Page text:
The fact that the possibility, however remote, of a Conservative government introducing a one-off wealth tax is being discussed shows just how hard the UK’s economy has been hit by the coronavirus pandemic.
Recently, the Wealth Tax Commission – a group of leading UK tax experts and economists - has produced a report which urges the UK to raise a one-off levy on assets held by the richest in society. The suggestion is that a wealth tax would be both a revenue raising measure but also an attempt to address what many have argued are growing levels on inequality. The authors project that a flat rate tax of 5% on assets over £500,000 on an wide tax base could raise at least £260bn. To put that into context the UK’s GDP for 2019 was £2.17 trillion.
The introduction of such a tax would be swimming against the tide, as the number of OECD members imposing annual net wealth taxes has fallen from 14 in the 1990s to just 3 today and EU member states have also been ditching these provisions. This reflects the fact that such taxes are often costly to administer and do not raise as much tax as they were initially projected to do.
A few key observations on the report are that:
- The proposed tax would be levied on the worldwide assets of any individuals who were UK resident on the effective date. UK residents who are not UK domiciled would still fall within the scope of the proposed tax.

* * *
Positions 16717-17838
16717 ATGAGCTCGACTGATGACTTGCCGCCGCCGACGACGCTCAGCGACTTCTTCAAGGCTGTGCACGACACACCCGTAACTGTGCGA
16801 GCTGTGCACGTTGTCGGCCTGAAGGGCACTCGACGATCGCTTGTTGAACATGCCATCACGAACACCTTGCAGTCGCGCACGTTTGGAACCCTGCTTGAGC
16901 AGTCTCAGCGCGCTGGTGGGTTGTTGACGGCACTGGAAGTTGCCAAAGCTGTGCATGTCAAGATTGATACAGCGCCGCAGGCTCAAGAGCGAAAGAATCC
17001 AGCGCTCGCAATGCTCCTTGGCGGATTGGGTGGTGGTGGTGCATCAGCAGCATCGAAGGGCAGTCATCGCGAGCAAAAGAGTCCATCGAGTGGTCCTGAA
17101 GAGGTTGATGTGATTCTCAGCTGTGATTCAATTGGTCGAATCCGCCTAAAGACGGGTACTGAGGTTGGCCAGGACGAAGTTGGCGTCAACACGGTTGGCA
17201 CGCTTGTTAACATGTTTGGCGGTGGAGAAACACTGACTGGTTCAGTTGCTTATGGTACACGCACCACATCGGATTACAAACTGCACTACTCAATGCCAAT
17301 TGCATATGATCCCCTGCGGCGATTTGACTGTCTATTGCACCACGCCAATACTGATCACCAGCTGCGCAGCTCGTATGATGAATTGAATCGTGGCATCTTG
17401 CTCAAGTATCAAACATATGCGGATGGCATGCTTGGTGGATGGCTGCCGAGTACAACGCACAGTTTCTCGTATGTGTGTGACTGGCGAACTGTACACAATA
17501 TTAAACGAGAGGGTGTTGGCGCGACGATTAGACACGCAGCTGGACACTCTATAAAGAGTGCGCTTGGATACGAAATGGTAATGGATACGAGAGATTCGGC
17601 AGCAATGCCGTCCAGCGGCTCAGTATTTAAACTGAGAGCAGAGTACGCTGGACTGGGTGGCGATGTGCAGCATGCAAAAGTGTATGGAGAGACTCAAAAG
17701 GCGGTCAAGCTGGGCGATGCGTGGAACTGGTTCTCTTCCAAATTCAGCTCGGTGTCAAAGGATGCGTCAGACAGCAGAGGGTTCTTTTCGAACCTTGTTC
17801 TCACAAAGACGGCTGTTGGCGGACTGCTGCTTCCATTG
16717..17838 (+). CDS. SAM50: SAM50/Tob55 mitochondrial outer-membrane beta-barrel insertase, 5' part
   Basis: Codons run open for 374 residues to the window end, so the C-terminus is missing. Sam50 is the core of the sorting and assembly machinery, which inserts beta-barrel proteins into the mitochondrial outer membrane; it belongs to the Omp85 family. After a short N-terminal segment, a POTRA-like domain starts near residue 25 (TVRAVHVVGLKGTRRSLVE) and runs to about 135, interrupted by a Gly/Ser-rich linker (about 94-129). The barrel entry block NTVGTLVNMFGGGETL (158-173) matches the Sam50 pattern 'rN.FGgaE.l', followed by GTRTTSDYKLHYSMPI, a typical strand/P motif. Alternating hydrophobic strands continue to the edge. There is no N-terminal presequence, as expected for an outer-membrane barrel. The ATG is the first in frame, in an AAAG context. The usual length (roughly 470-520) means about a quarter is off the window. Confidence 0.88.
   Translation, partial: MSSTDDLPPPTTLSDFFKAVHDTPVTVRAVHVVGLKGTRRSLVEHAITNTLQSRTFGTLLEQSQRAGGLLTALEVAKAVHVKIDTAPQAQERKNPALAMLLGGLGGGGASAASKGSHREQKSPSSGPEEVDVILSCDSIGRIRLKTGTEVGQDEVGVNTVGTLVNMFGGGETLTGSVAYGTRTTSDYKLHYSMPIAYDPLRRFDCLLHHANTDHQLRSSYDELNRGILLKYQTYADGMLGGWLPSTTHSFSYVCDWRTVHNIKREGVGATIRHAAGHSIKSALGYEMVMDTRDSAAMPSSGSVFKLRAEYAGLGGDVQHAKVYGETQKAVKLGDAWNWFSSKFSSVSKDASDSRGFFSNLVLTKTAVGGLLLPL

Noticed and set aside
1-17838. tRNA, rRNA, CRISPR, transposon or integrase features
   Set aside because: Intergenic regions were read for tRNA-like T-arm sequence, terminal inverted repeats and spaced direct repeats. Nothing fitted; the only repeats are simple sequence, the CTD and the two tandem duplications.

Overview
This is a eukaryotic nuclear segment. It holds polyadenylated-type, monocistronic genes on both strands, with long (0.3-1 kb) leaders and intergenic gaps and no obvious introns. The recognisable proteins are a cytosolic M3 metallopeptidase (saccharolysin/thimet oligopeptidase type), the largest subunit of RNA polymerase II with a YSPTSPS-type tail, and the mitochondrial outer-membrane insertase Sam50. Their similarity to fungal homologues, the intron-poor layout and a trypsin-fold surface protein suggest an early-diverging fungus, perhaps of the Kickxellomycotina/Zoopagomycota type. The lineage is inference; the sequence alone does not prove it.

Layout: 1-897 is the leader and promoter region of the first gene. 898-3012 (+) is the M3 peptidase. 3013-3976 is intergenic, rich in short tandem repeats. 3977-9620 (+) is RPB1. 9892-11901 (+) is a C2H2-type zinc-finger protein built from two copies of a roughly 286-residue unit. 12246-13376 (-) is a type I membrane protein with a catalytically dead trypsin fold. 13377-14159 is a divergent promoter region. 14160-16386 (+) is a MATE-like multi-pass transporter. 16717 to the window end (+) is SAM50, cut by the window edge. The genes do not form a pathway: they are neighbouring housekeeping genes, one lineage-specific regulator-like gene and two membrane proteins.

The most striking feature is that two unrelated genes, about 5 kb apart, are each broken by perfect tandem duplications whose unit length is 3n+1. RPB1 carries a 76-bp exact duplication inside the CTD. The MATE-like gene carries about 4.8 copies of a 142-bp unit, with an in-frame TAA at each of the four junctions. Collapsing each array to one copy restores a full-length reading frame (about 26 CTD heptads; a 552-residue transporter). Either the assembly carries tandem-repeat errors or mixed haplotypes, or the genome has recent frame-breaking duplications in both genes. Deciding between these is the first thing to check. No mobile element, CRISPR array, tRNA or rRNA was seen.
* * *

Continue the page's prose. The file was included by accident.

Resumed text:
- The suggested measure contains few exemptions - main homes, pensions, businesses, farms and personal items with a value over £3,000 would all be within its scope. In practice it is this wide ambit that would be the most politically difficult for any government to navigate. Individuals may support such a tax until they discover that they are one of the “wealthy” few who fall to have their assets taxed. There are no equivalents to business property relief or agricultural property relief found in the inheritance tax legislation to protect against tax charges on business owners.
- The tax is designed to be payable in instalments over five years with interest but without penalties (with tax on pensions able to be deferred until retirement or earlier drawdown) to alleviate issues with liquidity. That said, the tax liabilities may still require taxpayers to sell assets or borrow money where they do not otherwise have the funds to pay the tax.
- A particular difficulty arises out of the inclusion of business assets and homes where it may not easily possible to raise funds (even over the five year period) without selling that business or property and where that sale might also attract capital gains tax leading to effective double taxation.
- Finally, the most political tricky issue of all would have to be faced head on. The old age pensioner with a state pension but a house worth a million pounds plus will need to find funds to pay the tax. This could force them to sell the property or to try to raise debt - something in the circumstances may be difficult or impossible to do.
The Chancellor, Rishi Sunak, has reportedly stated that there is not now and never will be a time for a wealth tax. However, the full scale of the UK’s economic crisis is yet to fully unfold so you never know.